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Change of Major

NYS and Federal Aid: A course is eligible for NYS aid programs if the course satisfies a degree requirement in a student’s first major. A course is eligible for federal aid programs if the course satisfies a degree requirement in a first or second major. The major in place at the end of the add/drop period is used to determine aid-eligibility. If a student changes their major before the end of the add/drop period, then the degree requirements for the new major would be used to determine aid-eligibility instead of the previous major. If a student is no longer considered full-time under the new major, then NYS and federal aid programs would cancelled or reduced in the term of the major change. Avoid this by making any major changes effective after the end of the add/drop period, or ensuring all coursework in the semester satisfies the degree requirements for the new major.

Example: Student E is an accounting major and this fall is enrolled in 15 credits of degree requirements for NYS and federal aid programs. Student E changes their major to philosophy before the add/drop period ends. After this change, only 6 of 15 credits are considered degree requirements under the new major. Student E would no longer be eligible for a full-time aid package in the fall for both NYS and federal aid programs. Fall aid programs may have to be reduced or cancelled. Student E could avoid all aid losses by delaying the major change or effective date until after the add/drop period is over.

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Repeat Coursework

NYS: A repeat course is eligible for NYS aid programs when both the following conditions are satisfied: a) the course is a degree requirement in the first major; b) the initial grade was not acceptable for graduation as defined in the college catalog.  A repeat course is not eligible for NYS aid programs if the original grade would allow for graduation. A student who wishes to repeat an originally “passed” course in the hopes of improving the grade and his or her overall grade point average cannot count the repeat toward full-time status for NYS aid programs. Repeat courses are also eligible for NYS aid programs for certain physical education, music, independent study, and other courses in which credit is earned each time. Any repeat course beyond 12 required credits does not impact full-time status.

Federal: A repeat course is eligible for federal aid programs depending upon whether the course was previously passed or not. Federal regulations define passing as any grade higher than an “E” regardless of any graduation requirements or college policy that establish a minimum higher grade. A course that was previously passed (i.e. grade >"E") may only be repeated once for federal aid programs. A c ourse that was previously failed is eligible for federal aid until the course is passed with a grade higher than “E”. There are no restrictions on the number of repeats for a previously failed course (i.e. grade = “E”).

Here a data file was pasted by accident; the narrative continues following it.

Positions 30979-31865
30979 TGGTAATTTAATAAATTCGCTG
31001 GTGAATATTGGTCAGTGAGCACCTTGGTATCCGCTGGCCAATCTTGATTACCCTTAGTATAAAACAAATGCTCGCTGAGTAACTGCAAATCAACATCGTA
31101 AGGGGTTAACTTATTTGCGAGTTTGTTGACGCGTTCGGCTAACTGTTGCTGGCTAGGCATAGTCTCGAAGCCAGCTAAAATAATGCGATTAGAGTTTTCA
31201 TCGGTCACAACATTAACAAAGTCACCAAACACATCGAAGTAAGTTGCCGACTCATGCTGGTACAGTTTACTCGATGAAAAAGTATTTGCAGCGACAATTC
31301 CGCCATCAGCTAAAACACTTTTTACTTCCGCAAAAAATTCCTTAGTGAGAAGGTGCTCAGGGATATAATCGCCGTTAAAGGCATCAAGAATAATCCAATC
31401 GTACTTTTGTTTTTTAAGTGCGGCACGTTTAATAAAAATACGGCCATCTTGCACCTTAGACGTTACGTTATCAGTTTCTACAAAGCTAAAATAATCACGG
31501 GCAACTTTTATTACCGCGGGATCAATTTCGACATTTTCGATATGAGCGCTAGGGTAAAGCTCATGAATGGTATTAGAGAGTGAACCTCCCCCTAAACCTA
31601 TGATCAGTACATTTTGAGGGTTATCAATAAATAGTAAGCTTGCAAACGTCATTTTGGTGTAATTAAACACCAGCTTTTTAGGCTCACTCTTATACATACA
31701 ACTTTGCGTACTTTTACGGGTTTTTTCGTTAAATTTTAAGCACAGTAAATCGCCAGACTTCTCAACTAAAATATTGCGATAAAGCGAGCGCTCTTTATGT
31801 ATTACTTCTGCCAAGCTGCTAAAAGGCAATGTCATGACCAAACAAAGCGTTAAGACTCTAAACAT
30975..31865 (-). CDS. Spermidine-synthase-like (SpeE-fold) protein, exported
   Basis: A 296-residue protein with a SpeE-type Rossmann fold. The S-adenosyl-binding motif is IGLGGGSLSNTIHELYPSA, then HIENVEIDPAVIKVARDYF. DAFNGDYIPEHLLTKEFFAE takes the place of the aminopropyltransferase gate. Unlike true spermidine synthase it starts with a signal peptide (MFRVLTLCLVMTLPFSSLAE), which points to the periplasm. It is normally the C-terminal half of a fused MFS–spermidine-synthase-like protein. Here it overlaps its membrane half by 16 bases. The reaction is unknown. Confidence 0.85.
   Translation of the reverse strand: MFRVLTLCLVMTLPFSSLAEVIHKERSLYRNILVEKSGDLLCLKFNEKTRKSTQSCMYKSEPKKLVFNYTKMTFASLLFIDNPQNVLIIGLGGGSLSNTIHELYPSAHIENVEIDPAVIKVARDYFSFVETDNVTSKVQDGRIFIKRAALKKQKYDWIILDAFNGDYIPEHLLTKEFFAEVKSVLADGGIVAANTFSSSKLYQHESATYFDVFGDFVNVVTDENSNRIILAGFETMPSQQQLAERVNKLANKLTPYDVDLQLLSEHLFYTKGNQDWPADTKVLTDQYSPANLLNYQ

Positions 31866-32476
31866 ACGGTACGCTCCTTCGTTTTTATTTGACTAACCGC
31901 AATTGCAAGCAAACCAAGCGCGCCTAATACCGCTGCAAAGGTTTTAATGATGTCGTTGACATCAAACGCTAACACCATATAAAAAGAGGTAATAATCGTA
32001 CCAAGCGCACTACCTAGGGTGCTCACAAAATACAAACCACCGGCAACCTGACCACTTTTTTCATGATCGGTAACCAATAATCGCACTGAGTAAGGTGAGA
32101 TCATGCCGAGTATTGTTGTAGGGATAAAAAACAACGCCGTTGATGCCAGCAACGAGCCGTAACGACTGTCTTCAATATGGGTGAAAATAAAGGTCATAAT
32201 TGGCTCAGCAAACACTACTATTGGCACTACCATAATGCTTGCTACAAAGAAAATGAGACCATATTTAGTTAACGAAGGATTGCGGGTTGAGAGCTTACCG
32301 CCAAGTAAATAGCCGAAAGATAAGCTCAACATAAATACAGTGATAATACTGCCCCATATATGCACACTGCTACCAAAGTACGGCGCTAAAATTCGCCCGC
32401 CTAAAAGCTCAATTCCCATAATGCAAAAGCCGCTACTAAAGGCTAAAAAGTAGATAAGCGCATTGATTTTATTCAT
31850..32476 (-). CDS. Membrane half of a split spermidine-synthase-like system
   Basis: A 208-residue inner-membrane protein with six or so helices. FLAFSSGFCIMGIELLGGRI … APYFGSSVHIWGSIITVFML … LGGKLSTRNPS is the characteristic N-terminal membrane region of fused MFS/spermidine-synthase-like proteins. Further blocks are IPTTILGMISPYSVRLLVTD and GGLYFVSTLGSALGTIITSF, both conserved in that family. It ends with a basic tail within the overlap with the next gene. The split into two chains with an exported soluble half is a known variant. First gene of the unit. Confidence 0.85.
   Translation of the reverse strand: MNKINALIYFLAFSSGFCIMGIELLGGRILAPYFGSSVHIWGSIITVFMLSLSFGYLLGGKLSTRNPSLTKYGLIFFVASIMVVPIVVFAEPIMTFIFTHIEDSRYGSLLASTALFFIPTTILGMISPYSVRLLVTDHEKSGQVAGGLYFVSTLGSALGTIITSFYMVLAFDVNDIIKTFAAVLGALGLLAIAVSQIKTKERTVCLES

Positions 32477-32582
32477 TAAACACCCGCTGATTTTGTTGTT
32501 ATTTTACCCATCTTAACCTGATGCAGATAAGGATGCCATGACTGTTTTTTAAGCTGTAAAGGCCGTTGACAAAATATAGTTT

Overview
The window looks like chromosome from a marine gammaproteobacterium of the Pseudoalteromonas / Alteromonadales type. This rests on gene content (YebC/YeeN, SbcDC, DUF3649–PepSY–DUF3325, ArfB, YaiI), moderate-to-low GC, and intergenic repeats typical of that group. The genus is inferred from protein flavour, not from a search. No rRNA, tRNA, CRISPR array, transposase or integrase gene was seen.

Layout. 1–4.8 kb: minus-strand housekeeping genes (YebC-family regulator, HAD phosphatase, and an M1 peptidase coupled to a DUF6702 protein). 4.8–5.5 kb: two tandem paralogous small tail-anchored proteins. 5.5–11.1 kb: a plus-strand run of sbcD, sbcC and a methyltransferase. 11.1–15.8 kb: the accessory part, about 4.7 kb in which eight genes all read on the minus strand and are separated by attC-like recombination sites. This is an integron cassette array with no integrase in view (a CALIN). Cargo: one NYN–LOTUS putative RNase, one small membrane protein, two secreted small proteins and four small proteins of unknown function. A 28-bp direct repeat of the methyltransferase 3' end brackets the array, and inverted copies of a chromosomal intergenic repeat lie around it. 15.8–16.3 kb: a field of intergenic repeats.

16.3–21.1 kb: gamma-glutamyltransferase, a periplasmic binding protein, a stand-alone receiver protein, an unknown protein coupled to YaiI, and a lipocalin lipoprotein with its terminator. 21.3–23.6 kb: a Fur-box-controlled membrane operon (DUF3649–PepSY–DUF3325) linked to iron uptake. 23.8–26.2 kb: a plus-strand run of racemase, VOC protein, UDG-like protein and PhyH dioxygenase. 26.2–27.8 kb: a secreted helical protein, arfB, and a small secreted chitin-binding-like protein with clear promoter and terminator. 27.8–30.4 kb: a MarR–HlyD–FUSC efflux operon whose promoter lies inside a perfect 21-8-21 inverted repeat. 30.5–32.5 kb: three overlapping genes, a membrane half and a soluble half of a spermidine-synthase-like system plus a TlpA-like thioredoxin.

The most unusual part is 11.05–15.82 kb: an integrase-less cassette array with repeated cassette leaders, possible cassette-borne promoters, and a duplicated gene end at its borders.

Example: Student F registers for 9 credits of degree requirements for both NYS and federal aid in the fall. Student F also registers for 3 credits of repeat coursework for a total of 12 credits. Student F originally earned a “D” grade in the course. The college catalog indicates that a) the repeat course is a degree requirement; and b) that a “C” or higher is required in this specific course for graduation. The student is eligible for a full-time aid package for both NYS and federal aid programs. If the student happened to earn another “D” in the repeat course and needed to repeat it for a second time, it would not be allowed for federal aid since the “D” grade would have been considered passing according to federal rules.

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Final Term of Study

NYS: Students must enroll in 12 credits or more of degree requirements in the first major in order to be eligible for a full-time aid package for NYS aid programs. The only exception is in a student's final term of study. If a student has less than 12 credits of degree requirements to graduate in their final term, optional elective courses are considered eligible for NYS aid and may be included to determine full-time status. However, if the student does not graduate at the end of this term, all optional courses would no longer be considered NYS aid-eligible and be removed from the calculation of full-time status. Any reductions or cancellations to NYS aid programs would be applied retroactively.

Federal: For Pell, TEACH, and the SEOG grants, the federal government considers an undergraduate student to have graduated once the student completes all of the degree requirements for one major, whether the student has been conferred a Bachelor’s degree or not. Once this occurs a student is no longer eligible for Pell, TEACH, and SEOG, but he or she will remain eligible for other federal aid programs (ex. student loans).